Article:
Some people dispute that there is any factual basis for Robin Hood or Little John. However, as many of us can recall, Little John was said to have been named such by Robin because he was extremely tall.  When the grave was opened in the 19th century a skeleton of a man of around 7 feet tall was found. Also, for many years a very ancient longbow and cap hung inside St Michael's Church.  

2. Retrace your steps back into the centre of Hathersage and head up Baulk Lane, which is signed as a public footpath. Continue on this footpath for nearly a mile, heading gently upwards, through the meadows until you see a rather grand building with many tall chimneys dating back to the 14th century. This is Brookfield Manor, now a popular wedding venue. In Jane Eyre it was the setting for Vale Hall. In the novel the owner of Vale Hall, Mr Oliver, was a needle manufacturer. In 1845 Hathersage had a large needle producing industry. Continue along the footpath until it ends at a road. Then turn right onto Birley Lane. Shortly after this you will see a public footpath sign. Take this path as it is leading you up a  narrow drive  to North Lees Hall. North Lees was  used by Bronte as the template for Thornfield' the home of Edward Rochester in Jane Eyre. It is a manor house, built in the 16th century by Robert Eyre with a tower  and battlements. Follow the footpath as it passes behind the hall. Then turn sharp right by the information board and cross a field until it turns sharply left. To your right you may notice a small standing stone. This was once the site of a Romano-British village 2000 years ago. 

3. Continue uphill and along a woodland path. Towards the top, through a clearing in the trees, you get a tantalising glimpse of Stanage Edge. Turn left along the road and you are at the car park where those choosing the shorter walk will start from. 

4. Walk up the path that leads onto Stanage Edge. You can now get a good view of the Edge, cliff- like, stretching over into the far distance. The name 'Stanage' comes from 'Stone Edge' and as my painting below shows it could not be more aptly named. It is the most northerly of a line of cliffs,   these include Burbage Rocks, Froggatt Edge, Curbar Edge and Baslow Edge.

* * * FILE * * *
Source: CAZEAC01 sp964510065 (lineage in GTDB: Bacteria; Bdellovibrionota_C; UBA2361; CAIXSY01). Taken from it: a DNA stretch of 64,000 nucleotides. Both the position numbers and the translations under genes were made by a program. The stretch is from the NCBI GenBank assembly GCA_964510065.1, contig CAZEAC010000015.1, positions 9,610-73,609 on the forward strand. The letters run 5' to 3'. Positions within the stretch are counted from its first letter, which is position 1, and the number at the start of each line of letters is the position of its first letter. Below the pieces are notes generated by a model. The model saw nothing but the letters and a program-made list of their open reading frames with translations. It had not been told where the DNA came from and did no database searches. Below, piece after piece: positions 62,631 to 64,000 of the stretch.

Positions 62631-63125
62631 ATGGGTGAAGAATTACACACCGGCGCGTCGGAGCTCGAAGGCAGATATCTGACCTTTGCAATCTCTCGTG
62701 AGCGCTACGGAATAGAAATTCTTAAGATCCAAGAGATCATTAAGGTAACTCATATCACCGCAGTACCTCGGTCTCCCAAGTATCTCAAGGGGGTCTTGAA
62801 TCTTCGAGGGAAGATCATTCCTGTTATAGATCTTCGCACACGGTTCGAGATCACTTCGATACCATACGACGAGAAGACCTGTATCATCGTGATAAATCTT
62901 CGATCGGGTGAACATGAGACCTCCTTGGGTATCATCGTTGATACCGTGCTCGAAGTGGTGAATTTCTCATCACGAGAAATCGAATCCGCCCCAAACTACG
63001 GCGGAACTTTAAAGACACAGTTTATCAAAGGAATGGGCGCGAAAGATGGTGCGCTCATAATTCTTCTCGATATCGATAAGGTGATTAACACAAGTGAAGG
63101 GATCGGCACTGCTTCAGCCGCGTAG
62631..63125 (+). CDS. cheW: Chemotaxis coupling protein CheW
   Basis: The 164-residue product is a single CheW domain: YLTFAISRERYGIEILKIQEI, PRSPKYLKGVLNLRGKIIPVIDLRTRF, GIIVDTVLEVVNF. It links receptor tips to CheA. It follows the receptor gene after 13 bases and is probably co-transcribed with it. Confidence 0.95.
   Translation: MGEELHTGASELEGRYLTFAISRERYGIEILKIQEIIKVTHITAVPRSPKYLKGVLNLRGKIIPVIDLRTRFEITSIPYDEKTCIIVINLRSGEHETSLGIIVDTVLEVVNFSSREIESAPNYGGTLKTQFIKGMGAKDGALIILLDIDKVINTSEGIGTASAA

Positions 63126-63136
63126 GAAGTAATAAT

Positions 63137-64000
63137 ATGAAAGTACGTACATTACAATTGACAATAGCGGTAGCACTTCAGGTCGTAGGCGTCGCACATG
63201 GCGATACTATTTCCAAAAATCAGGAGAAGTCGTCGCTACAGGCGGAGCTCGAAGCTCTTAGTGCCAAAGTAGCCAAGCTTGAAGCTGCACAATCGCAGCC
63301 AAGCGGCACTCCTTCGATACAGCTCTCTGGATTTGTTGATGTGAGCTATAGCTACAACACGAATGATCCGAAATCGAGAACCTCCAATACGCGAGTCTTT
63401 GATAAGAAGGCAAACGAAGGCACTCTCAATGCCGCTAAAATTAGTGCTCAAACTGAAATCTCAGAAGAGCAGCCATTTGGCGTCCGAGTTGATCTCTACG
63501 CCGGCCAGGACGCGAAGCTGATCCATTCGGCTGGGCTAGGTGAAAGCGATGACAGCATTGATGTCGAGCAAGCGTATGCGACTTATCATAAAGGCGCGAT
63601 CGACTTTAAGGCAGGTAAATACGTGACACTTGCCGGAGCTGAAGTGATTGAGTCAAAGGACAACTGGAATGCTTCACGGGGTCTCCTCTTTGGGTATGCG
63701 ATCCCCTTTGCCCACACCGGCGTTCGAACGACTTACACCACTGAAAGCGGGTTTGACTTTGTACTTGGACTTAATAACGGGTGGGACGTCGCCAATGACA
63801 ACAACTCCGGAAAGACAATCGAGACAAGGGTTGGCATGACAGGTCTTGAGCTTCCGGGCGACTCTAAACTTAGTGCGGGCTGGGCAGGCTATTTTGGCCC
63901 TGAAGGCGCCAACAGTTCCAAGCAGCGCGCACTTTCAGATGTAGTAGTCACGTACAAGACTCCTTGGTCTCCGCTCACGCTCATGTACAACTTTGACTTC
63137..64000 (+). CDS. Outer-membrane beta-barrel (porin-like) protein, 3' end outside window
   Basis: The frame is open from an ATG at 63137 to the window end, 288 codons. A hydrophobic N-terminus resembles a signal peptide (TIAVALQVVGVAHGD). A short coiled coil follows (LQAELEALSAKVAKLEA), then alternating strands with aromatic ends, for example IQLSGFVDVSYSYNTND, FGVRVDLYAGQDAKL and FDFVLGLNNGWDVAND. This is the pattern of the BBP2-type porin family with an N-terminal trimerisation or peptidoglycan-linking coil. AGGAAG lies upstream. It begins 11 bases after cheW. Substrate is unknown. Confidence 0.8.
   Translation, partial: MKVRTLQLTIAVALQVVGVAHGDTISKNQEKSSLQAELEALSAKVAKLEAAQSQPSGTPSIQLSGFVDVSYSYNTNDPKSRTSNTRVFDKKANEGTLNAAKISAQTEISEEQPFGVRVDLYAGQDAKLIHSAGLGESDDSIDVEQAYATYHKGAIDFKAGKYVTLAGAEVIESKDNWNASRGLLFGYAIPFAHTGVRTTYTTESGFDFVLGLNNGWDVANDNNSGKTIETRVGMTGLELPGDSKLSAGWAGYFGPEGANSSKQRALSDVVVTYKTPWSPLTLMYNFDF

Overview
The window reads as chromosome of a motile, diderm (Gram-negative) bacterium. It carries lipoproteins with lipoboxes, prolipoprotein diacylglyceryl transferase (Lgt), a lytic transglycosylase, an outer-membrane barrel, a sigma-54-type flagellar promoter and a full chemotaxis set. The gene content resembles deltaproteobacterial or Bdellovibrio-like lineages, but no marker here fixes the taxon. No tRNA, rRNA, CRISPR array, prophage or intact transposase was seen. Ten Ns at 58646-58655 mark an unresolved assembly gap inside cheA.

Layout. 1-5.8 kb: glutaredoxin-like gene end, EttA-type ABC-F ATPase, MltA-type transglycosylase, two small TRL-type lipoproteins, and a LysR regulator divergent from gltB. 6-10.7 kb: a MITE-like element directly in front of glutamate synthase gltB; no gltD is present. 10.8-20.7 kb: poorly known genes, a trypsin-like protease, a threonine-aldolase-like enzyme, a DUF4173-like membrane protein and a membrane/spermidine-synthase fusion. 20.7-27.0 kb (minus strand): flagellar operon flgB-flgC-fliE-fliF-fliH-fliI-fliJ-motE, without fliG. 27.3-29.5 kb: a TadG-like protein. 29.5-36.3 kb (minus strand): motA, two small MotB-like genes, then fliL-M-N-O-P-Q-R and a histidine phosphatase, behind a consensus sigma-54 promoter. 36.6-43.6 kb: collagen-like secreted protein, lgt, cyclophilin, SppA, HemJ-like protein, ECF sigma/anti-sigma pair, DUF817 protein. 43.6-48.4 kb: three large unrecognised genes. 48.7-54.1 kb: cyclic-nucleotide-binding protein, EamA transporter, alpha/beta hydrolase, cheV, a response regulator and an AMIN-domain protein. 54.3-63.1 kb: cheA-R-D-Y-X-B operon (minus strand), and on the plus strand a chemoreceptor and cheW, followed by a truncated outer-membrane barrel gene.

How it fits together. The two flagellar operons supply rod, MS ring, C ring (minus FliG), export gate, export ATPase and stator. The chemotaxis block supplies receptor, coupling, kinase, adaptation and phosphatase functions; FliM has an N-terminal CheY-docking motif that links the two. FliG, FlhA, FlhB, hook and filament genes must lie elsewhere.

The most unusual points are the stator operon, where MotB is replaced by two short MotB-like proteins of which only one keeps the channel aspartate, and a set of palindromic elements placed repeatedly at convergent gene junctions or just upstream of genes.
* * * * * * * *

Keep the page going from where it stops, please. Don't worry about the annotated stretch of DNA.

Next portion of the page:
'The Edge, Stanage'
 (framed) oil on canvas 101 cm x 50 cm, £650

5. As you get closer to the rock of the edge itself look up at the rock face of Stanage Edge. Often, particularly in the better weather of the summer months these rocks are crawling with the tiny ant- like figures of climbers, as this is one of the best known British climbing venues.  

'Rock Face, Stanage Edge'
 (framed) oil on canvas 76 cm x 61 cm, £550

6. Ascend on the path to the top of Stanage Edge. There is a very well marked path at the top. This route was formerly a paved packhorse road, and, as you walk along you will see the stones in many places.  The path here forms the boundary between Derbyshire and South Yorkshire for a short distance and is part of the Sheffield Country Walk.  Walking along here, with the wind in your face,  you might be reminded of Keira Knightly,  'on top of the world', overlooking the land below as she stands on what is now called 'Keira's Rock', in the 2005 film  'Pride and Prejudice' . The views from the edge are truly spectacular. On a clear day you can see not just the patchwork of field below but over the Hope Valley towards Edale. You can also see along the top of the Edge in places, looking over in the direction you will be walking, towards Higger Tor and Burbage. In the early autumn, when the heather is still out the views of the countryside below are also spectacular.